With the rates at which allergies and asthma have climbed in recent decades, it can feel like “combat” when it comes to fighting sinus issues – especially in the spring, when pollen counts bounce back from their winter lows. So, to prepare for battle, the key lesson at sinus boot camp is, “Know your enemy!”
There are three main reasons why the rates of allergies and asthma have consistently climbed in recent decades.
(1) With global warming, pollen counts are climbing higher every year, making it a little tougher each spring for people who are sensitive to pollen.
(2) “Super infections” are on the rise because people take antibiotics when they don’t need them, or don’t finish all of a prescribed antibiotic, which results in more resistant organisms in their bodies that cause worse sinus infections.
(3) Pollutants, including cigarette smoke – although not causes of allergies – do cause inflammation and swelling in the nose and sinuses, which only worsen allergy symptoms.
Now, to effectively combat the three bastions of sinus problems, arm yourself accordingly.
(1) To reduce the pollen count to which you’re exposed this spring, consider this: You shower each day to remove the buildup of dirt and germs, but how can you likewise remove the pollen from your sinuses? With a neti pot! To wash out the allergens that get inside your nose, saline irrigation with a neti pot is an effective and easy treatment that has been practiced in eastern medicine for centuries. In 2007, when Dr. Oz introduced Oprah, and America, to the benefits of a neti pot, he said, “A lot of folks who have allergies, who have sinusitis, who have conditions that we treat with medication are equally well treated by washing the areas of your body. Think about it, Oprah. You wash your underarms. You have bidets. Why would you not wash a pretty important part of your body, your sinuses, in the same fashion?”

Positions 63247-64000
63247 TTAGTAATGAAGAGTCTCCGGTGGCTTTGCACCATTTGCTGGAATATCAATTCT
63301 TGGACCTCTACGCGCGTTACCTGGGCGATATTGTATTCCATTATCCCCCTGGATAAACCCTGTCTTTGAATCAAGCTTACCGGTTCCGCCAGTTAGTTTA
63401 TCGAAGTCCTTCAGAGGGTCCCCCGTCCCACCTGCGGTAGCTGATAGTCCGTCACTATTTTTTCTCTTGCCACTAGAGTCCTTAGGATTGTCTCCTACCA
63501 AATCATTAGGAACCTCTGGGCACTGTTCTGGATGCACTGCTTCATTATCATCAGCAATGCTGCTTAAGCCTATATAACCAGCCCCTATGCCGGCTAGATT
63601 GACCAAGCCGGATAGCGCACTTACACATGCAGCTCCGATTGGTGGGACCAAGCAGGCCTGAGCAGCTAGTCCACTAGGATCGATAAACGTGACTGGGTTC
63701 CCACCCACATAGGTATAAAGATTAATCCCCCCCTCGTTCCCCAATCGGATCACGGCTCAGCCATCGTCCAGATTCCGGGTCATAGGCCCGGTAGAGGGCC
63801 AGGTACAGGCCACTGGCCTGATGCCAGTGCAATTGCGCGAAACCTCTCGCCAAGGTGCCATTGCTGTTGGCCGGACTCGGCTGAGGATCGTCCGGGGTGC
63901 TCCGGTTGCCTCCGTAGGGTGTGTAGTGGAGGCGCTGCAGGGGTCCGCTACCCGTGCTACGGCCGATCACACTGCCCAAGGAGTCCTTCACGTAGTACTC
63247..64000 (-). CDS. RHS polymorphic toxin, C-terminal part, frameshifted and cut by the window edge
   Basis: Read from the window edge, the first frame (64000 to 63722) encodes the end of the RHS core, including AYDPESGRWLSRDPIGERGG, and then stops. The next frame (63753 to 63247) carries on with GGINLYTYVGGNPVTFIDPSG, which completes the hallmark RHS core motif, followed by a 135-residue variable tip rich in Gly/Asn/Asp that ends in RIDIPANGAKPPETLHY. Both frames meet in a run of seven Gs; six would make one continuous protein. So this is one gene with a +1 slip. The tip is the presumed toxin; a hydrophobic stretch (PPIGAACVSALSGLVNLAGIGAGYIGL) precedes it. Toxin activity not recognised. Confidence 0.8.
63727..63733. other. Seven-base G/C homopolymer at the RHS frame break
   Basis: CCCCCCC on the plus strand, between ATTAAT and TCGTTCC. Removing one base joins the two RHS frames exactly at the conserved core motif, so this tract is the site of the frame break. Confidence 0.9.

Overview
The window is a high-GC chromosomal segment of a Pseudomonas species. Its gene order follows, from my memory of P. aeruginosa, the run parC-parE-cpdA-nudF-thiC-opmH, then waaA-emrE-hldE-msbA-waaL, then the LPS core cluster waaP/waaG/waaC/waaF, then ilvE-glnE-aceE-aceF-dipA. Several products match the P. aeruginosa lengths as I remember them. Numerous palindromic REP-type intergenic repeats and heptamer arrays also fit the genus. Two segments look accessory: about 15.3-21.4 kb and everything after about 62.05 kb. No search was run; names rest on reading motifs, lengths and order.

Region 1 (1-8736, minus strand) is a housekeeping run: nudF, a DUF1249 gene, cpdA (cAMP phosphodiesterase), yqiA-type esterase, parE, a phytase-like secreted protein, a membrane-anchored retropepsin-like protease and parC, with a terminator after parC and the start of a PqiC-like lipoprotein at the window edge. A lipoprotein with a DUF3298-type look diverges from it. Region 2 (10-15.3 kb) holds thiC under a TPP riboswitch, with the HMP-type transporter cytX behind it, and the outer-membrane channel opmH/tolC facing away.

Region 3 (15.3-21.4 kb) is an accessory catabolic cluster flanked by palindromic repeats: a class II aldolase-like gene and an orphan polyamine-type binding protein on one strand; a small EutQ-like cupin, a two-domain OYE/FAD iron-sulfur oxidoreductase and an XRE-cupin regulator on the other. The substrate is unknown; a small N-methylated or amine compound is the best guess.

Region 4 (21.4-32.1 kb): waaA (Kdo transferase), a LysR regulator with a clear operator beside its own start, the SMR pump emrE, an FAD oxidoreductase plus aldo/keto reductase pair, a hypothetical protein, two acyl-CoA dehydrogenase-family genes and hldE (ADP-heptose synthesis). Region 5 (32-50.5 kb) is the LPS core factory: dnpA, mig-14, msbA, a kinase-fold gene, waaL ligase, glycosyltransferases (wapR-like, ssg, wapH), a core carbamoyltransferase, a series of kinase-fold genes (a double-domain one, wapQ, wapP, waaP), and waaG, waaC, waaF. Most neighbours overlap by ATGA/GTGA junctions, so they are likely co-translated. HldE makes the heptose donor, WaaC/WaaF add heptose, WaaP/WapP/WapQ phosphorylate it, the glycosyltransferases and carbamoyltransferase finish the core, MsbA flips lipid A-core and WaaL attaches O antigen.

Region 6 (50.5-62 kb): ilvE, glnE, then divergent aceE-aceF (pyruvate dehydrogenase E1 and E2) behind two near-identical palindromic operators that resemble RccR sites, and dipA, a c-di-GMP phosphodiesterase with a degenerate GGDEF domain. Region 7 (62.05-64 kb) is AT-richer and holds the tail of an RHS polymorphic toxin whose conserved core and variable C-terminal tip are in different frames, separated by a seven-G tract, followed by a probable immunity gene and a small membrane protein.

(2) Should you require antibiotics, be sure to finish your prescribed amount of the medicine – in the recommended length of time. Because antibiotics tend to work rapidly, you may feel much better after only a few days; however, never stop taking the medication because you feel better. Taking the fully prescribed course of antibiotics ensures that your infection is fully eradicated and won’t reoccur – or become stronger.
(3) The best option here is simply to avoid airborne pollutants and cigarette smoke. When you can’t, you may still reduce your exposure with a simple allergy mask. Also, be sure to wear your mask while vacuuming and dusting at home.
In addition, while it is well known that stress has a negative relationship with your body’s immune system, we are only beginning to learn how it has an impact on allergy symptoms as well. In fact, recent research has show that even mild stress or anxiety can worsen allergy symptoms and leave you more susceptible to infections. Yet another reason to work on reducing the effects of stress in your life!